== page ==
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Bracing for More Flooding

Water rushes from Oklahoma's Keystone Dam at a rate of 55,000 cubic feet per-second

By John Durkee


Tulsa, Oklahoma – Springtime in Oklahoma!

May has been one soggy month with over eight inches of rain in some parts of Northeast Oklahoma and more on the way. Steve Peltz is the Meteorologist in Charge at the National Weather Service in Tulsa. He says predicting a heavy rain event is difficult.

It may surprise you, but Tulsa's worst natural disaster was not a tornado outbreak--- but a Memorial Day Flash flood in 1984. 14-people were killed. While tornadoes grab the headlines, Peltz says flooding is the number one weather killer.

Flooding killed a Pryor woman last week. She was in her car, less than a half mile from her destination, when her vehicle was swept away.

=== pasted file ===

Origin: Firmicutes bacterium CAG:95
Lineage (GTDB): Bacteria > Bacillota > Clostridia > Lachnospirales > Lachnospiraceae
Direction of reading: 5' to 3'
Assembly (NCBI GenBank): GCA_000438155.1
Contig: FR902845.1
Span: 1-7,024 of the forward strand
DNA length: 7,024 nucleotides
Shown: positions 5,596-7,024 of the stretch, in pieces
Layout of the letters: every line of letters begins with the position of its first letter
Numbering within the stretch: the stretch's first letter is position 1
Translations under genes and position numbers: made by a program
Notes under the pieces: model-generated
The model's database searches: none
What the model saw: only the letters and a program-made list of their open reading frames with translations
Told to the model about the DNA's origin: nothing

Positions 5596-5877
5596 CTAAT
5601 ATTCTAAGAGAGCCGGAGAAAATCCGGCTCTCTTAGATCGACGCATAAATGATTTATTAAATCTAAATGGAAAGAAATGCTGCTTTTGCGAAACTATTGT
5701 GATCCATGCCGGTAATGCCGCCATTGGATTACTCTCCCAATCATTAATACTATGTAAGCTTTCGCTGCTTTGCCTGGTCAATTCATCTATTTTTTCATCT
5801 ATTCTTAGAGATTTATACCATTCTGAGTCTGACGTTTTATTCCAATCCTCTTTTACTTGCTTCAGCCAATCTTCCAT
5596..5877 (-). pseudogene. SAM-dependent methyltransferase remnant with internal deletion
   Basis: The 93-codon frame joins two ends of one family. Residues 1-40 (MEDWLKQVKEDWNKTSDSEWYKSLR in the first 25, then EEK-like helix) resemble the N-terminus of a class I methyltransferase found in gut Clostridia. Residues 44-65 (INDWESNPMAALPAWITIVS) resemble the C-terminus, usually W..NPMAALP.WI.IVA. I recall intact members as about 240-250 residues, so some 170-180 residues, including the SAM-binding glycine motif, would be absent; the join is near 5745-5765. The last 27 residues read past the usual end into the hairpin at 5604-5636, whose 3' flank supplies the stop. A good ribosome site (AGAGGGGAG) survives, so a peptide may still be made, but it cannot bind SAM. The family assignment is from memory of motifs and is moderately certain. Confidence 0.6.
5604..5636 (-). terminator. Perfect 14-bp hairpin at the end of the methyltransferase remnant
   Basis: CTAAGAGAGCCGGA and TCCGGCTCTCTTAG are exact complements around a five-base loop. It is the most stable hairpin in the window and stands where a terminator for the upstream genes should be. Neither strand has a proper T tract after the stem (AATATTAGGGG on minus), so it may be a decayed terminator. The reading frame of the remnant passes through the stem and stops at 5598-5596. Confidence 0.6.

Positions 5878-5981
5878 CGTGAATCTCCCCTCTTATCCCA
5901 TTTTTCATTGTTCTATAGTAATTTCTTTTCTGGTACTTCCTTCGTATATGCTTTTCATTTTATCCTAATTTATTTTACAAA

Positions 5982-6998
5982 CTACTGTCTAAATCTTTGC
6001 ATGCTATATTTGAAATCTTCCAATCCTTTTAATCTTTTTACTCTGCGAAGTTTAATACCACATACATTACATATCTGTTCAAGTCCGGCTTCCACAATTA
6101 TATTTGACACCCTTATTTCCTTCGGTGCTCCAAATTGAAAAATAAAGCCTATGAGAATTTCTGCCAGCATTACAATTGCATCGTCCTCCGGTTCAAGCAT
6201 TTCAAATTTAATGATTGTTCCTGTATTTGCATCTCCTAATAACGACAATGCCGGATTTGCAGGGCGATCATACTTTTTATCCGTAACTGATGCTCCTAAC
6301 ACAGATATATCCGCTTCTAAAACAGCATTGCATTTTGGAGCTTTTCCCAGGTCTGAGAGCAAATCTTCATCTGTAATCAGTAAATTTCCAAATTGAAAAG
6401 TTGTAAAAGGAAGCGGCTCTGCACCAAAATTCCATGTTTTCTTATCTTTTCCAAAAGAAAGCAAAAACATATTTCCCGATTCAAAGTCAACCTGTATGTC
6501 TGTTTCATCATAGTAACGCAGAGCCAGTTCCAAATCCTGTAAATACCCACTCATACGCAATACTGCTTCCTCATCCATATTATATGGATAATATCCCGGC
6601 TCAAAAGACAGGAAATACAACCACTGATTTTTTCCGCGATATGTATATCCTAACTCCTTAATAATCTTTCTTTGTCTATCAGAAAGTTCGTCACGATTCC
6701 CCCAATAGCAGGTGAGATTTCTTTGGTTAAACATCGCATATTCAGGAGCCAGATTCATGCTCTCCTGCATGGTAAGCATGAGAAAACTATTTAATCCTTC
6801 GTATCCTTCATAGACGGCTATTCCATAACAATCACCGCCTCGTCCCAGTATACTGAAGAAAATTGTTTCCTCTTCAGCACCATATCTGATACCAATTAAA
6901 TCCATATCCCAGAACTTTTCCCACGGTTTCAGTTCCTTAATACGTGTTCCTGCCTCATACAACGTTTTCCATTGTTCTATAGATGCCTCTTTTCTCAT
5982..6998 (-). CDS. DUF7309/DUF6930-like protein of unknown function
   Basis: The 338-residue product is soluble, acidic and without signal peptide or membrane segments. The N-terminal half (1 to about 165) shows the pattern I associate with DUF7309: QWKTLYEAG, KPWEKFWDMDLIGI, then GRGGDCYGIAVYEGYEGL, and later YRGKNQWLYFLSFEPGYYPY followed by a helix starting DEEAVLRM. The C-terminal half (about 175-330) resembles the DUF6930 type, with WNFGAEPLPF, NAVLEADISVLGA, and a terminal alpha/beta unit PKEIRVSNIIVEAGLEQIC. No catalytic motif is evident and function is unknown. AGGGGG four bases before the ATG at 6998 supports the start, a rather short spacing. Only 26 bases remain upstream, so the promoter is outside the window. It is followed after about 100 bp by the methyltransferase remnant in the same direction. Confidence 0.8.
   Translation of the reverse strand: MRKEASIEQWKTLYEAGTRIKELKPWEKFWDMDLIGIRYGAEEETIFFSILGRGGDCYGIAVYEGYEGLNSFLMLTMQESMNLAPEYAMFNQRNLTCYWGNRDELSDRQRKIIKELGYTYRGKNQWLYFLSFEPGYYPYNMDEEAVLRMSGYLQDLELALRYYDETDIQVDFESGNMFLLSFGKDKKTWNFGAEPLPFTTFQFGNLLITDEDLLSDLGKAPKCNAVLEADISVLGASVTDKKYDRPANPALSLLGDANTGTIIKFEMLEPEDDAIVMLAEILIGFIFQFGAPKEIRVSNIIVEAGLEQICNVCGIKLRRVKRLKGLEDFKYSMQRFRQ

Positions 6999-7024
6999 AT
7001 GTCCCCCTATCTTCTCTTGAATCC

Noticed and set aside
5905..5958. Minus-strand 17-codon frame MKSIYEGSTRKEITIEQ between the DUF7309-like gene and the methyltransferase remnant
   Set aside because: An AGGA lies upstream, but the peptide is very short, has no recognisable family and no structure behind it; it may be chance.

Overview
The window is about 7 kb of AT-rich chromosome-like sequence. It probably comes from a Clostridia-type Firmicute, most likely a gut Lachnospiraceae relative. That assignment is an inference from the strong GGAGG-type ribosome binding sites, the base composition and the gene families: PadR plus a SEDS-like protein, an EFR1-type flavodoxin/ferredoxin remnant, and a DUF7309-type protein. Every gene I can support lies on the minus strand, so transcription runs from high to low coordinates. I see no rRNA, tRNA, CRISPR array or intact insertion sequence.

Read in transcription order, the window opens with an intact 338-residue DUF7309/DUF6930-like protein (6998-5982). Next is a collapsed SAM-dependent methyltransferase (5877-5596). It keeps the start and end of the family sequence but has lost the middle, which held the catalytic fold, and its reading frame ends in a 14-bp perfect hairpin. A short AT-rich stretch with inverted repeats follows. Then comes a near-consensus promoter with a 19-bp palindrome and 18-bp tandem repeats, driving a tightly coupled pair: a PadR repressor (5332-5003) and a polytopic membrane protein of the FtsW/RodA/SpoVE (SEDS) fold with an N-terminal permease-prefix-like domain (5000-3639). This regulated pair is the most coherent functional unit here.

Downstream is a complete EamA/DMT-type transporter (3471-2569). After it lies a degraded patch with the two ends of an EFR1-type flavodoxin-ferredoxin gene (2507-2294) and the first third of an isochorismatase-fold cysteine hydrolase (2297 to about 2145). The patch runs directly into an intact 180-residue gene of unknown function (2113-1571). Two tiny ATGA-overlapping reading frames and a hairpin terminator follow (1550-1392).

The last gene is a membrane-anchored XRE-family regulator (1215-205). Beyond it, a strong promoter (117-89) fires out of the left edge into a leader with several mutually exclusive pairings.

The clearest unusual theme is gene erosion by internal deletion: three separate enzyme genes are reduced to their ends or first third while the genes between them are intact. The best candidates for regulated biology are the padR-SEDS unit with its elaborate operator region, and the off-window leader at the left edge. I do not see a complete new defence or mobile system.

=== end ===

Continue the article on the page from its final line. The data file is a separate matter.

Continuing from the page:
River flooding in also a big problem, especially with Oklahoma numerous lakes and dams. The Weather Service works closely with the Army Corp of Engineers.

The Army Corp of Engineers has its headquarters just one mile south of the weather service at 21st and Highway 169. Russell Holeman monitors the flow of water from the dams. He says the goal is to release water from the dams without flood towns downstream, but admits it is no easy task. His crews have been working around the clock monitoring lakes in Oklahoma, Kansas and Texas.